The Power of Accepting Criticism

Update Sunday Feb. 22 . . . .
The initiator of the email change has written and asked that I remove the original text.  As you can see, I have complied with that request.  I stand by my apology to the folks who have done great work in hypersonic research. 

The Power of Accepting Criticism


Next week I am on the agenda of the NASA Project Management Challenge training event to give a talk on “The Power of Accepting Criticism”.  This was a talk that I planned to give last year, but a conflict caused me to back out at the last minute.  So up until last evening, I was feeling pretty good about having the speech ready, it was written a year ago, with only minor updates to polish it up.


Now I think I’m going to tear that speech up and write a new one.  Same topic, new info.  All because of an email exchange I had last evening.


Here is what I got – not as a comment to my blog, but as a direct email — as I was waiting for my plane to take me home:



<Original email text deleted at the request of the initiator>




On my blackberry I thumbed out a quick reply explaining my blog and felt pretty good that the note would assuage the email author. 


I was wrong.  Here was his response to my flimsy explanation:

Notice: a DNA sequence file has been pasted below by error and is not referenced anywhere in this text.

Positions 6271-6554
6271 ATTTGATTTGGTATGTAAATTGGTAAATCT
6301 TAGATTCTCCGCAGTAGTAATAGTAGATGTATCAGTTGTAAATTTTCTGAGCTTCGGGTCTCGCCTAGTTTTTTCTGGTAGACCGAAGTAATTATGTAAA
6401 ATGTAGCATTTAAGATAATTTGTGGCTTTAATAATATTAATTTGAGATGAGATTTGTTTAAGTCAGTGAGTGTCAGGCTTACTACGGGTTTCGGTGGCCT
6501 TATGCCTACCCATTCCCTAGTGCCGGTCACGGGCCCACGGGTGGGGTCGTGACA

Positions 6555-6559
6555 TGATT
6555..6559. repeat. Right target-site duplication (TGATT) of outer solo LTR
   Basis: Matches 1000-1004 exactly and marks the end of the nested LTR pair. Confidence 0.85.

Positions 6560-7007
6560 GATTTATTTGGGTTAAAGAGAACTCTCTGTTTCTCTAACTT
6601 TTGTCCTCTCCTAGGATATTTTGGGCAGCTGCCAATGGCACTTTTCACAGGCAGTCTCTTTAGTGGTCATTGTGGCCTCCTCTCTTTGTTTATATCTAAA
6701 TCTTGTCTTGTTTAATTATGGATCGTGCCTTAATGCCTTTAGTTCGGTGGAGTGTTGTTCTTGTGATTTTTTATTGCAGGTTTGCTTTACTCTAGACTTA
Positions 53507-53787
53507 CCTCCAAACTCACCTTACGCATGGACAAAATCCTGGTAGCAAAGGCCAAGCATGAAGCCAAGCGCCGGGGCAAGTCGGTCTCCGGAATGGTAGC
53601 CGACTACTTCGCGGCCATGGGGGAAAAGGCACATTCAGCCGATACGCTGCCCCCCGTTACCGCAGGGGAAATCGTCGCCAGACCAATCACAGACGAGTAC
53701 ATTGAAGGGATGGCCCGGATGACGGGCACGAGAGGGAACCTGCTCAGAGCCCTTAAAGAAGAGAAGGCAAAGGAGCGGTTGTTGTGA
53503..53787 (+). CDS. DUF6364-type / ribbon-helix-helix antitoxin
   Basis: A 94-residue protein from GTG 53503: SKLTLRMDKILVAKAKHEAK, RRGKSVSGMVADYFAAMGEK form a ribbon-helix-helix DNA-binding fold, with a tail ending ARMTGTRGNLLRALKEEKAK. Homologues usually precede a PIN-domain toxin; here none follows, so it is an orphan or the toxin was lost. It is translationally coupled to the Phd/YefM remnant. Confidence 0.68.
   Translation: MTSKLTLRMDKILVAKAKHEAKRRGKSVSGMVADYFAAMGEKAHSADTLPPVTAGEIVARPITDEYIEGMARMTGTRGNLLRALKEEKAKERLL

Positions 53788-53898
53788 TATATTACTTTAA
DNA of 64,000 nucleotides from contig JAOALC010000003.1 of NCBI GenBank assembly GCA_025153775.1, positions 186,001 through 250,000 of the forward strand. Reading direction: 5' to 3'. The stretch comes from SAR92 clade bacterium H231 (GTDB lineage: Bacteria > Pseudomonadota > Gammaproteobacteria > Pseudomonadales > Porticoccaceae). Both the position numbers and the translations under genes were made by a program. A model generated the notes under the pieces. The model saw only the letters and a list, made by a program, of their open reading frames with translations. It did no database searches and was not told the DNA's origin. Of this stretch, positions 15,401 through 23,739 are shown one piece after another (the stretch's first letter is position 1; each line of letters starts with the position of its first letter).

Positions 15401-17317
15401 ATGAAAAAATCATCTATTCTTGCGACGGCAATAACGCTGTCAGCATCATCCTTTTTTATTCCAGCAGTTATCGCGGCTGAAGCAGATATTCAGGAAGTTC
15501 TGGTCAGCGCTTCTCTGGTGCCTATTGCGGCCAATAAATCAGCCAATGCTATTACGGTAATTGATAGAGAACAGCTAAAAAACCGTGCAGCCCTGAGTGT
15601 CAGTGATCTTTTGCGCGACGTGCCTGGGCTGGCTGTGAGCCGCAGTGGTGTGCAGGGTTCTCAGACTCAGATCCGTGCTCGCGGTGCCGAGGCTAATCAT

<Original email text deleted at the request of the originator>


Double Ouch!


I had three and a half hours of electronic isolation on the plane last night to ponder this exchange.  Here is my conclusion:


He’s right. 


I did a tremendous disservice to those folks who have worked diligently in the area of hypersonic flight.  A number of teams have launched test vehicles:  Australian, Russian, others.  The most impressive was the NASA Hyper-X test program which had two very successful tests about five years ago.  Summarizing these efforts in two or three superficial sentences clearly demeans their achievements.  I would offer a humble apology to those who labor in this field, particularly all of those who on the Hyper-X project.


In review, it is clear that I have become lax in my technical explanations.  It is the height of laziness to brush off a subject because it is hard to explain to the lay public and therefore not to make the effort.  So I pledge to renew my efforts to be more technically precise in these posts while still attempting to make some of these subjects clear to the non-expert reader.


Second, I promise, no more whiny blogs about postings on the internet.  The nature of some of the discourse on the internet is simply a fact of twenty first century life which I am not going to be able to change and therefore it is unworthy of my complaint. 


Finally, no more putting down the public because they are not experts in the space field.  My job here should be education, not criticism.


Well, enough for one day.  I have a speech to revise.